BRUSSELS — The right to free movement for all European Union citizens and the resulting mobility system represent one of the EU’s signal achievements. The integration of such mobile EU citizens has not been widely discussed, however, either at EU or national levels, and EU-level integration policies focus on the integration of legally residing third-country nationals.
The lifting of restrictions on movements of Bulgarian and Romanian nationals at year’s end is sparking concerns in some EU Member States over the costs of free movement on local budgets and national social security programmes. The question of who should be liable for the costs of integrating newcomers has also taken on new prominence; in Germany, the German Association of Cities recently called for additional federal financial support, saying municipalities face significant costs as a result of what it termed ‘poverty migration.’ And the Dutch government, outlining its most recent integration agenda, announced it will invest in policies facilitating the integration of mobile EU citizens.
A new Migration Policy Institute Europe report, The integration needs of mobile EU citizens: Impediments and opportunities, investigates the broad range of integration needs that exist in Europe and the role different actors, including employers, can play in meeting them. The topic is particularly relevant with respect to vulnerable groups such as minorities and the poverty-stricken.
The report, authored by MPI Europe Director Elizabeth Collett, outlines the near-equivalent set of legal and social rights that mobile EU citizens have compared to those of native residents in each EU country. While the strong rights framework enjoyed by these mobile citizens implies that the process of settling in is easier for those holding EU citizenship than for third-country nationals, the reality is typically more complex. Nationality makes little difference to the process of adapting to new languages, institutions, and social norms, and mobile EU citizens have many of the same integration needs as their third-country national counterparts—not least a need for language courses and orientation information concerning life in their new countries.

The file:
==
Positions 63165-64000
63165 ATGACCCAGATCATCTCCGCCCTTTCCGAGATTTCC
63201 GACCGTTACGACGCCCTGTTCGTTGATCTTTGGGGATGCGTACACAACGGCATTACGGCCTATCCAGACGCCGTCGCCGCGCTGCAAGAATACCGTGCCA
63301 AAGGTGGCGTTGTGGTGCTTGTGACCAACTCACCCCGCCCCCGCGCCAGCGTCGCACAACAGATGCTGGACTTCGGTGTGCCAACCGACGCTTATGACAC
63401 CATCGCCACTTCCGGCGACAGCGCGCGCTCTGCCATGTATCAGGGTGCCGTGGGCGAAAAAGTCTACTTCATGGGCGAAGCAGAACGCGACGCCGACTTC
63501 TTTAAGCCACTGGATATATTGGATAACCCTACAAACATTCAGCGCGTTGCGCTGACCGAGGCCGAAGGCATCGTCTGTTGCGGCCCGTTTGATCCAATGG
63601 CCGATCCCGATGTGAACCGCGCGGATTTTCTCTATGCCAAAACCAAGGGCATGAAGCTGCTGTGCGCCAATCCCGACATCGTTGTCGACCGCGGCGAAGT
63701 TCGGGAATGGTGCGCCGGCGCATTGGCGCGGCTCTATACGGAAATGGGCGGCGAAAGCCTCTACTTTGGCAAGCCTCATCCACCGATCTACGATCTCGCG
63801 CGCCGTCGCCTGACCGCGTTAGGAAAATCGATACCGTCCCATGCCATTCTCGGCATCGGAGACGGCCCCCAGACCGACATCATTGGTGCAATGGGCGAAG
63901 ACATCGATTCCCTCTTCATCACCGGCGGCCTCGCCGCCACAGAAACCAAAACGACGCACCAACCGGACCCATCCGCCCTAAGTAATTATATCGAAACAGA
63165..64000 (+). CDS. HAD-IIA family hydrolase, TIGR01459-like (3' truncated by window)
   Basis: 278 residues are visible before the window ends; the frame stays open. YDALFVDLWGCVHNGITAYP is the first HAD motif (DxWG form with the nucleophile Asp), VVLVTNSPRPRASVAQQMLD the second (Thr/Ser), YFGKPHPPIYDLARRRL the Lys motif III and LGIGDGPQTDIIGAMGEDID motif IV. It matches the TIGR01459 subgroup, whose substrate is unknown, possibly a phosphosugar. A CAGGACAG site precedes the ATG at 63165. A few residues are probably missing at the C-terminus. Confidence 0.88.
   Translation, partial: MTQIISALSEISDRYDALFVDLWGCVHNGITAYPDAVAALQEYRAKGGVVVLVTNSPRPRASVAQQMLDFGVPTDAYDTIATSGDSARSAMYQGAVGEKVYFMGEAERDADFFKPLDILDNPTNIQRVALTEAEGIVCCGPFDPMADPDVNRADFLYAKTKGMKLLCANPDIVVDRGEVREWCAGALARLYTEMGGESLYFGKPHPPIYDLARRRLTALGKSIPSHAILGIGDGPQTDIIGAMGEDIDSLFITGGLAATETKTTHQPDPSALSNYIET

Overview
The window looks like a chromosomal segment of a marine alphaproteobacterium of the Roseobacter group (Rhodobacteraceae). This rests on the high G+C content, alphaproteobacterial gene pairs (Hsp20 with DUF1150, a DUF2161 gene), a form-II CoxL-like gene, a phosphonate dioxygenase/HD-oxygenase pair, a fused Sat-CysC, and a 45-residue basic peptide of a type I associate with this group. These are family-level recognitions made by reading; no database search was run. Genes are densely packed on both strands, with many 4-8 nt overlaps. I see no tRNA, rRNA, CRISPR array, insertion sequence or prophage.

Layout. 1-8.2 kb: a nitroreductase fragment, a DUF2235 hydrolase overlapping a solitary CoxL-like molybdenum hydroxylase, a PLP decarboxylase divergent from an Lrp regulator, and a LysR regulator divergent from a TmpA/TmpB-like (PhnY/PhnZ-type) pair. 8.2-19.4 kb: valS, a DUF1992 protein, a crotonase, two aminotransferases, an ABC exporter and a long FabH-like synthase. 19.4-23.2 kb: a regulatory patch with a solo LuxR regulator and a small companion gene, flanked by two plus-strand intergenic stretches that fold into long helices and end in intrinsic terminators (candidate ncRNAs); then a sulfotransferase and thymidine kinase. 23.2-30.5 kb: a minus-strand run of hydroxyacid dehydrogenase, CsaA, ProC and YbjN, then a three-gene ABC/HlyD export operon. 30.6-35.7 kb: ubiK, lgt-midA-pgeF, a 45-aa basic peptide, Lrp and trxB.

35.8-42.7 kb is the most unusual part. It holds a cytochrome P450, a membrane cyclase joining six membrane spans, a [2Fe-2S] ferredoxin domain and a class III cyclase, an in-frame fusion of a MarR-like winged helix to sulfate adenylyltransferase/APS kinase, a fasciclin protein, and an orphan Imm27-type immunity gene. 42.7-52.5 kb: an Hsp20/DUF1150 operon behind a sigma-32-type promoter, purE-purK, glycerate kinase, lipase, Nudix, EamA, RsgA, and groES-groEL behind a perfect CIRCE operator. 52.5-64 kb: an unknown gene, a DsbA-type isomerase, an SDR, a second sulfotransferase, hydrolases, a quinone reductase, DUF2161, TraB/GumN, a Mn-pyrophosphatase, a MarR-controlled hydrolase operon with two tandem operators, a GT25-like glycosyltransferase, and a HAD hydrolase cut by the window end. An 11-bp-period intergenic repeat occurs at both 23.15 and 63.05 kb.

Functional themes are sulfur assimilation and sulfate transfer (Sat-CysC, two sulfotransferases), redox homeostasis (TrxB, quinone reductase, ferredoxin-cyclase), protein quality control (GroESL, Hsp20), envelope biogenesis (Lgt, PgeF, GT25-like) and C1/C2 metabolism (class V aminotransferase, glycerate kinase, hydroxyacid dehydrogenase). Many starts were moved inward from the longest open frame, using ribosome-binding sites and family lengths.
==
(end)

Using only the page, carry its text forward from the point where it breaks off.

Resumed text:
‘The European Union and national policymakers must take a more hands-on role in facilitating the successful integration of newcomers—mobile EU citizens and third-country nationals alike. The same goes for city authorities, employers, and origin countries themselves,’ said MPI Europe President Demetrios G. Papademetriou. ‘Most importantly, policymakers must adopt a coherent approach to the social situation of EU citizens who live in a country other than their own, so that they don’t find themselves in a more vulnerable position than their third-country immigrant neighbours.’
The report makes the case that EU citizens should more proactively be included in language and orientation courses on a voluntary basis. In addition, there is a critical need to improve the knowledge base, particularly for local actors, so that public services such as education and health can adapt according to need.
The MPI Europe report is the second of two studies examining labour mobility in the European Union; the first provides a detailed assessment of intra-EU mobility trends and drivers, and examines the evidence on the economic and social impact of free movement on origin and destination countries.
For more on MPI Europe’s research and mission, visit www.mpieurope.org.
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MPI Europe provides authoritative research and practical policy design to governmental and nongovernmental stakeholders who seek more effective management of immigration, immigrant integration and asylum systems, as well as better outcomes for newcomers, families of immigrant background, and receiving communities throughout Europe. Based in Brussels, MPI Europe builds upon the work that the Migration Policy Institute (MPI) has done for years in Europe. Through its Transatlantic Council on Migration and other initiatives, MPI has advised a number of EU presidencies and performed significant research and policy design on European and transatlantic topics. These range from the effects of the global economic crisis on migrant and native-born workforces to current and future demographic trends, citizenship policy, and the current debates over national identity.